The Sanatorium
PublisherBantam Press
Date Published22 May 2021
Price£ 12.99

The Sanatorium

by Sarah Pearse

An isolated hotel in the remote Swiss Alps, which was once a sanatorium, is cut off by an avalanche. A deranged masked predator stalks the residents and the only person who can help them is convalescing fellow guest, Detective Elin Warner.


This is an enjoyable first novel in the fairly unusual setting of the Swiss Alps, where British author Sarah Pearse lived for some time. The sanatorium of the title, where TB sufferers were treated, is long gone and the imposing building has been turned into a state-of-the-art ski resort hotel. But the sanatorium and its disturbing secrets cast a long shadow – a shadow made into human shape by a creepy figure in a rubber mask who starts bumping off the staff and residents in a suitably gruesome manner.

Enter our heroine, Elin Warner with boyfriend Will in tow. We first meet them on the funicular railway making its almost perpendicular way up to their isolated destination. A blizzard is looming and Erin already has plenty of issues of her own to deal with. She’s on extended leave from her job as a detective and is reluctantly joining her estranged brother Isaac for his engagement party to Laure. It’s being held at the newly opened hotel where Laure is on the staff. Then two events force Elin to abandon her role as guest and, with no enthusiasm at all, assume the role of detective.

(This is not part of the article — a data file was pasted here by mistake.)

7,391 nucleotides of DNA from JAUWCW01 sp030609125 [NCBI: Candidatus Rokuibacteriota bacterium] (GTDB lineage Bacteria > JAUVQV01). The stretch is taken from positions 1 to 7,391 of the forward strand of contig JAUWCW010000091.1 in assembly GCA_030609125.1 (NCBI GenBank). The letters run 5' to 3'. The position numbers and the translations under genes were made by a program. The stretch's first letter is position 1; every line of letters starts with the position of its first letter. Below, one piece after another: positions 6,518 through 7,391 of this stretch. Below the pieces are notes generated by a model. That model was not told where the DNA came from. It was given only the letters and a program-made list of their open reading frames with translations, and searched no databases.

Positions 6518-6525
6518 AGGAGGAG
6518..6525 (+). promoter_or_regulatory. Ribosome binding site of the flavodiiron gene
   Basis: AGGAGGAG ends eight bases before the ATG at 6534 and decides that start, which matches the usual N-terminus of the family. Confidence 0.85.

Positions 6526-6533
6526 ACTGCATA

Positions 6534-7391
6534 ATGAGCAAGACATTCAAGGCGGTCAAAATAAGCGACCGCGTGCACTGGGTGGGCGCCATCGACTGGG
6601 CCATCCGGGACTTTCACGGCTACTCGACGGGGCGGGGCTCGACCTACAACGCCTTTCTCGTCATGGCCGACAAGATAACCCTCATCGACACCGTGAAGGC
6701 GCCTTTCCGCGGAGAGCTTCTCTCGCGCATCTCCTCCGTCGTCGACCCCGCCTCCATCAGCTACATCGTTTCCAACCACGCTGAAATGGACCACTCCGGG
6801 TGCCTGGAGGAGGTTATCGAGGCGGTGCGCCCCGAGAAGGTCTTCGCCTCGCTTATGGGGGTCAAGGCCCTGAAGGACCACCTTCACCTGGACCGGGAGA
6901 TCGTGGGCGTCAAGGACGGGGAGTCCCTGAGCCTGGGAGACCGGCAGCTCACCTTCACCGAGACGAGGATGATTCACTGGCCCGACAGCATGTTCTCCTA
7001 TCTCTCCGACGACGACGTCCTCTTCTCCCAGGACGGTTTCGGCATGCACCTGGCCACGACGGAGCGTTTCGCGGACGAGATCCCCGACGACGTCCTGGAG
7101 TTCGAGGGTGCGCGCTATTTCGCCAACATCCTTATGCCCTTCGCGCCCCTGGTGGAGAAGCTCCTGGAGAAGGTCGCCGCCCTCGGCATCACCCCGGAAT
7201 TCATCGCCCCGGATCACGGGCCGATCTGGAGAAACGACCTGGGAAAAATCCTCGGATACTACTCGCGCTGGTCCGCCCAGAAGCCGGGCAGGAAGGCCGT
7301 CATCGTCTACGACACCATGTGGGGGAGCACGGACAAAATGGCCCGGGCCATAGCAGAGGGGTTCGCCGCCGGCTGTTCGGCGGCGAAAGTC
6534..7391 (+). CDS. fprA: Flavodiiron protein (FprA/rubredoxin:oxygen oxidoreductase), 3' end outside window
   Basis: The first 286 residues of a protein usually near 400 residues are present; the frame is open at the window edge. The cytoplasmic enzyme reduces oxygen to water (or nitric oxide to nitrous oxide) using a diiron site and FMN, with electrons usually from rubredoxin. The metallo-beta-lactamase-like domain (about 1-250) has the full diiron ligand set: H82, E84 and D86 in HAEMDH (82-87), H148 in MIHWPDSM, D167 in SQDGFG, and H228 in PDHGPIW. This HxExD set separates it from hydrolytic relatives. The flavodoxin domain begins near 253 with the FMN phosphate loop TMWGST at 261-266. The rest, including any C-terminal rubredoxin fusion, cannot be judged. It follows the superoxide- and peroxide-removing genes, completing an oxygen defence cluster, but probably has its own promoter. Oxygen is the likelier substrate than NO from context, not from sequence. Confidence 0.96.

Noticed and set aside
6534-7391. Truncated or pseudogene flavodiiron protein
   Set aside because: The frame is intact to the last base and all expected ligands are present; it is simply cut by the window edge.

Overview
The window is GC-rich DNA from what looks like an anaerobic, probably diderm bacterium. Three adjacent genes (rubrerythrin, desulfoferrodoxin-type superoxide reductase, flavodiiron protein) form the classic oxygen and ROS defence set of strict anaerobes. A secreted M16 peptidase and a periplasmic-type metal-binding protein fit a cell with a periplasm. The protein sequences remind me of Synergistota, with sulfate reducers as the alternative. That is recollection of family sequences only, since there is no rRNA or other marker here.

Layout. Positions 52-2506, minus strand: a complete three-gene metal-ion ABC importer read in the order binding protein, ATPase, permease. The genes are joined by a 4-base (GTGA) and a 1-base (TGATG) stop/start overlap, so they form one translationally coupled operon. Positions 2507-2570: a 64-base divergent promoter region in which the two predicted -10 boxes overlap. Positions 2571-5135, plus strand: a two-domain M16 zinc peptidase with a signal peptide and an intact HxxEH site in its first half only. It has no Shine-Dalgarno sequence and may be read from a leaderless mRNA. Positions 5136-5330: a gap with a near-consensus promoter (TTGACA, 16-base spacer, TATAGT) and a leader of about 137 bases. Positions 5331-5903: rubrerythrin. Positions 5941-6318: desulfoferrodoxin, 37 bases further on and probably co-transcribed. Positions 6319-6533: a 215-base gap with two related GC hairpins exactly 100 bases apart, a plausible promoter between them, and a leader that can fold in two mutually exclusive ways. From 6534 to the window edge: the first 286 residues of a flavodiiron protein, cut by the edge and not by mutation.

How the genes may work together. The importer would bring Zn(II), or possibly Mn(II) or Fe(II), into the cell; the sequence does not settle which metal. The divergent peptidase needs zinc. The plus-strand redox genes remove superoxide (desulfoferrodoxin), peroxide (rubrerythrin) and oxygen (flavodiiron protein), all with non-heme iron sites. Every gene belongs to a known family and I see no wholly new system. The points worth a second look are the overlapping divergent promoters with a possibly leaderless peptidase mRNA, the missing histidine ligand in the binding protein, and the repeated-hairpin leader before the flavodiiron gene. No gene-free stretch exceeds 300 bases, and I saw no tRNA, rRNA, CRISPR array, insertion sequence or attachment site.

First, Laure goes missing and is assumed to be a victim of the masked predator - and it soon become apparent that she's not the first. Then the storm worsens, and an avalanche cuts the hotel off from the outside world - and the local police force. Pearse does a good job of conveying the menacing atmosphere of the imposing but bleak building high up in the Alps where sick and vulnerable people were once sent to recover in the mountain air. Dark deeds are hinted at.

This is an all-action crime caper (despite grim subject matter) with short chapters and plenty of thrills. I felt, as with many first novels, that Pearse tried to pack too much in. She is obviously a writer bursting with ideas but sometimes less is more. Her main character, Elin, is well drawn but I found some of the lesser characters (including the villain) quite hard to remember. The author is very fond of noting emotions which flicker across faces but we never quite find out what these emotions are. Much is promised but not so much delivered. And the final reveal didn't really live up to the promise of the rubber-masked ghoul of the first few chapters, who I did find genuinely scary.

Most of the ends are tied up satisfactorily and I'm not giving anything vital away if I say that Elin's personal life appears to be back on track. There is one very mysterious note right at the end of the book which indicates to me that Pearse could be planning a second outing for Detective Elin Warner. And if so, I think she should be encouraged.

Reviewed 22 May 2021 by Viv Beeby